6. How long will the loan last and what will happen when the loan term ends? Horse owners may end up with a horse they grew up on, but don`t want to sell. In these situations, lending can be the ideal solution, as it allows the owner to keep ultimate control of the horse`s future, while someone else takes care of the daily work and care costs. 3. A simple explanation that the owner is the rightful owner of the horse and has the right to have the horse borrowed. If you need advice in the event of a breach of contract, this is considered a civil matter and professional legal advice should be sought. Unfortunately, the BHS cannot directly help resolve civil issues. 5. Will the person lending the horse pay the owner for the loan? If so, how much, when and how will it be paid? 1.
Name, size, color, gender, microchip number and age of the horse or pony so that the purpose of the loan is clear. 10. Determine what should happen if the horse should be inserted. Who will make this decision? How quickly should the borrower inform the owner and, if he is unable to reach the owner, can the borrower authorize it? There are always other topics that should be included in the agreement, which are specific to the loan in question, and therefore, the standard credit agreement „uniform for all” is not an ideal option if you take out a credit agreement. The law requires that a passport remain with the horse. Therefore, the passport must be kept by the person who has the primary maintenance of the horse if it is not the owner. If a horse is loaned and transferred to a new farm, the lender must have the original passport. Many owners feel uncomfortable, but there are a number of steps you can take to protect yourself, including: 8.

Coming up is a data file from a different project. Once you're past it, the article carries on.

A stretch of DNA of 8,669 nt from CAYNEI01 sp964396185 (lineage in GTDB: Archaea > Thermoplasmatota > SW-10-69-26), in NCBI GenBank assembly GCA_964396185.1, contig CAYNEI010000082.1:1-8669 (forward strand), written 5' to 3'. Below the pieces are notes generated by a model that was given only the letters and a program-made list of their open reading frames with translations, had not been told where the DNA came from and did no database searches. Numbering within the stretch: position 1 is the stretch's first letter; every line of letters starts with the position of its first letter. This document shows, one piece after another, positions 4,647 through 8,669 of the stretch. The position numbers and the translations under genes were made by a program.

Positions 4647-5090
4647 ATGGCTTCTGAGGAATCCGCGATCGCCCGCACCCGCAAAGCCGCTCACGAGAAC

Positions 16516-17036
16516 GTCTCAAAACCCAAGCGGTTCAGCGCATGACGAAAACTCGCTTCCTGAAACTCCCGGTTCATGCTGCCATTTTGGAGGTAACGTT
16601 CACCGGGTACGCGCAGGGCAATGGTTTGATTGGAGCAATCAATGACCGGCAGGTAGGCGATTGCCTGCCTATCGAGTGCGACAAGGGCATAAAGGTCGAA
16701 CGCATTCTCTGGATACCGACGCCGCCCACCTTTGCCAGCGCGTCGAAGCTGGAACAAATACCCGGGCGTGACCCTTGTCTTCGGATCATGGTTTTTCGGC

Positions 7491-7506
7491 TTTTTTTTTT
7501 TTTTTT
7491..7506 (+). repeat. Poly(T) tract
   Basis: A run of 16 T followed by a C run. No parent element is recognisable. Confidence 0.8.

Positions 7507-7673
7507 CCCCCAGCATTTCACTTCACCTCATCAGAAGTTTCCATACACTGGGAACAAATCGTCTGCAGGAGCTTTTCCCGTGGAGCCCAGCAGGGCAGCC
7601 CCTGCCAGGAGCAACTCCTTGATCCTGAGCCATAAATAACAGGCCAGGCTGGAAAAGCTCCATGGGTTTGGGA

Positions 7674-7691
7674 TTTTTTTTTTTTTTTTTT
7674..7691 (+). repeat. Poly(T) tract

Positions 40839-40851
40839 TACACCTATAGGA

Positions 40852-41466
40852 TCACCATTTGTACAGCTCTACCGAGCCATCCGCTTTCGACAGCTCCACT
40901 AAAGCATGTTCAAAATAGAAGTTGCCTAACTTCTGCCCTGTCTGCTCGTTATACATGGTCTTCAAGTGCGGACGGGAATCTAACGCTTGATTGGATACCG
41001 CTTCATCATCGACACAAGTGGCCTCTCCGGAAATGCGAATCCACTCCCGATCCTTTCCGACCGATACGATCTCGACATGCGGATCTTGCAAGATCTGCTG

What to do with the horse? Indicate all disciplines for which the horse should not be used. 9. Who pays for what – and if the horse must be insured (this should be stated in the contract), who pays the deductible? Borrowing a horse can sometimes be more important to many horse owners than selling or buying. As a lender, you take the risk of putting a potentially valuable horse into the care and training of another person.